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China’s new rulers: Princelings and the goon state | The Economist

Drugi tekst na istu temu: represija u Kini

Since the late 1970s, when China began to turn its back on Maoist totalitarianism, the country has gone through several cycles of relative tolerance of dissent, followed by periods of repression. But the latest backlash, which was first felt late last year and intensified in late February, has raised eyebrows. It has involved more systematic police harassment of foreign journalists than at any time since the early 1990s. More ominously, activists such as Mr Ai have often simply disappeared rather than being formally arrested.

It is an abnormally heavy-handed approach, one unprompted by any mass disturbances (recent anonymous calls on the internet for a Chinese “jasmine revolution” hardly count). This suggests that shifting forces within the Chinese leadership could well be playing a part. China is entering a period of heightened political uncertainty as it prepares for changes in many top positions in the Communist Party, government and army, beginning late next year. This is the first transfer of power after a decade of rapid social change. Within the state, new interest groups have emerged. These are now struggling to set the agenda for China’s new rulers.

putemChina’s new rulers: Princelings and the goon state | The Economist.



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China’s repressive new rulers: China’s crackdown | The Economist

Dozens have been detained and now face criminal charges in relation to these inchoate calls. Others have faced different kinds of harassment, including beatings and house arrest. But the freeze runs deeper. Since February some of the country’s top defence lawyers have vanished. Activists for villagers’ rights and the environment have faced repression. Bloggers have been rounded up. Members of a big underground (ie, non-state) church in Beijing, stopped from meeting in their usual building, were arrested as they tried to worship outside.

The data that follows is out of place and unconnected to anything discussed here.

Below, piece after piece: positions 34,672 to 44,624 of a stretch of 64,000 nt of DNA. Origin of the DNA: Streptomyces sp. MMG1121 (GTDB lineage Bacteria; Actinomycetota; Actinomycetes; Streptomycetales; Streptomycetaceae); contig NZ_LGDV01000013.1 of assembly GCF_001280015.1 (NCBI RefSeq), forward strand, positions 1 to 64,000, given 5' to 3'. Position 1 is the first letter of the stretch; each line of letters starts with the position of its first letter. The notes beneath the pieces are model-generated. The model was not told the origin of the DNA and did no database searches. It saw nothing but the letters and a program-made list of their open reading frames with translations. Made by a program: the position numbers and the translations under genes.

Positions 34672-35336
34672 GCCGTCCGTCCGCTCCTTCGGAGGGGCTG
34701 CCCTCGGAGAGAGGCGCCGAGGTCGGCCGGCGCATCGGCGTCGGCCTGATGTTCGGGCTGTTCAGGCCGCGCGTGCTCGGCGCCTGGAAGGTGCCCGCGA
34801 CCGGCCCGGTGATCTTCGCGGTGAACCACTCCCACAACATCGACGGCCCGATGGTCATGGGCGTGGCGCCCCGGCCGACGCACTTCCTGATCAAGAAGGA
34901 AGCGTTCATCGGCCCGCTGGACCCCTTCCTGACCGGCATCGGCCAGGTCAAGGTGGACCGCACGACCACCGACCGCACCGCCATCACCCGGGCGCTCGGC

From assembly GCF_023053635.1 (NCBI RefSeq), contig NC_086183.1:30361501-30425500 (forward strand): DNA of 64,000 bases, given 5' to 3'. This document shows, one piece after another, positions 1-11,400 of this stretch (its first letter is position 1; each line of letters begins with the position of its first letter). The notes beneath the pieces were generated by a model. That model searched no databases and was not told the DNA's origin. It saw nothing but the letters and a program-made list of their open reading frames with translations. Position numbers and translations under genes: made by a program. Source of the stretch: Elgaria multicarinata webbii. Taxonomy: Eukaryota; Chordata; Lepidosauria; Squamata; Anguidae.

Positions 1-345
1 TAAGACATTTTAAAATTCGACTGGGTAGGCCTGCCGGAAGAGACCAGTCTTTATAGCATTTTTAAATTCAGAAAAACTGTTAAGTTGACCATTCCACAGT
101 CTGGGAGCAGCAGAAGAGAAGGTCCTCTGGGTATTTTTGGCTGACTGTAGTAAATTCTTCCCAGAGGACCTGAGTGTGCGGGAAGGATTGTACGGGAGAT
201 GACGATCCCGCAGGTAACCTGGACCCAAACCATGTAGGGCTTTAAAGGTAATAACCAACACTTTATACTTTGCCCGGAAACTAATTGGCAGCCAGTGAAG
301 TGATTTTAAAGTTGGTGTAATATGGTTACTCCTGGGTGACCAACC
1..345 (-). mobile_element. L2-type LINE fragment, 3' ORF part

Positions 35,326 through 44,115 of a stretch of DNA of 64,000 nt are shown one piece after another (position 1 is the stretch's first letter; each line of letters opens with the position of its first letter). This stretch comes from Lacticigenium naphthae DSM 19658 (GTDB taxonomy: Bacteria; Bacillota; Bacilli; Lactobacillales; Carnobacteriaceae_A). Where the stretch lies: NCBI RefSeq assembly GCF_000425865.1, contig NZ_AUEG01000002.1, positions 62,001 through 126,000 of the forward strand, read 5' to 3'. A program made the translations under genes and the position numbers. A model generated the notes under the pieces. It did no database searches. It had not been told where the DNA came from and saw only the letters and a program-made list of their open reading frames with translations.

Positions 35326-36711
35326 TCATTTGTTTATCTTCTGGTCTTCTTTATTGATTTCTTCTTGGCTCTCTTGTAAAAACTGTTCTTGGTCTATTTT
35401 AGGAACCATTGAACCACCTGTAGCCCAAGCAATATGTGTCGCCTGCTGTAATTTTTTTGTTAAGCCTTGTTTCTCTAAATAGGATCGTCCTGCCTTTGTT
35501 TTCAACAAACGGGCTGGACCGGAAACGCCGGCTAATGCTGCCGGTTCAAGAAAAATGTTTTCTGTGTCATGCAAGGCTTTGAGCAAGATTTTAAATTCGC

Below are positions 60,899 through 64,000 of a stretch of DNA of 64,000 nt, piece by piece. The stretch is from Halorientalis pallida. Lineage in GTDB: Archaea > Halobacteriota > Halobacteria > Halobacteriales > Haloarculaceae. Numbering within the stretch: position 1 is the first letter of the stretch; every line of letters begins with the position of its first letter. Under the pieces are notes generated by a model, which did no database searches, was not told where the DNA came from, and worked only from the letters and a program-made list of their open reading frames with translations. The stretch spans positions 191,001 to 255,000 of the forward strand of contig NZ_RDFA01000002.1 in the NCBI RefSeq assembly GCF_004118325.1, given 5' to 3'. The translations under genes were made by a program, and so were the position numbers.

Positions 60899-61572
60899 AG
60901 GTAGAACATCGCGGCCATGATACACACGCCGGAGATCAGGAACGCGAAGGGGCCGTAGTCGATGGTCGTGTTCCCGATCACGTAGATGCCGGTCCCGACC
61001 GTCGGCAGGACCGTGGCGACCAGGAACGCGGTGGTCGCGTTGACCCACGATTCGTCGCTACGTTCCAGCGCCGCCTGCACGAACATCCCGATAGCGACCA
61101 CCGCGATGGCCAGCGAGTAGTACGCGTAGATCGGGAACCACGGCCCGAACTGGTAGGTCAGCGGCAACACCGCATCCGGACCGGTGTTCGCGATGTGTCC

A second reason for doubt is the duration of the crackdown. With hindsight, it began after Tibetan riots in 2008 drew a harsh response. Since then, two events, the Beijing Olympics later that year and the Shanghai World Expo of 2010, might have served as coming-out parties for a rising China. They offered the regime the chance to show the world a more confident face. Yet both were accompanied by harsh treatment of anyone deemed likely to embarrass the government. Tens of thousands of unwashed migrant workers were forced out of Beijing for lowering the tone. Outspoken activists were kept out of sight.

Even natural disasters have triggered repression. Mr Ai’s first serious run-in with the authorities came when he attempted to account for all the schoolchildren killed during the Sichuan earthquake in 2008, many as a result of corrupt building practices. Taking in all its manifestations, which include tightened internet censorship and a stifling of public debate, the latest crackdown on political dissent certainly constitutes the worst since Tiananmen Square in 1989 and its aftermath.

A third reason to doubt the notion of gradual warming lies in the method of repression. Even the post-Tiananmen crackdown had a semblance of due process. Now such pretence is out of the window. People are picked up under arbitrary detention rules and then made to disappear. Mr Ai has not been heard of since being bundled away. Violence is part of the mix. Mr Ai needed brain surgery in 2009 after being beaten up by goons. Foreign journalists are being harassed on a scale unseen since Tiananmen Square. Vaguely defined “state security” is used as a reason to round people up. For perceived “troublemakers” such as Mr Ai, the government says, “no law can protect them.”

putemChina’s repressive new rulers: China’s crackdown | The Economist.


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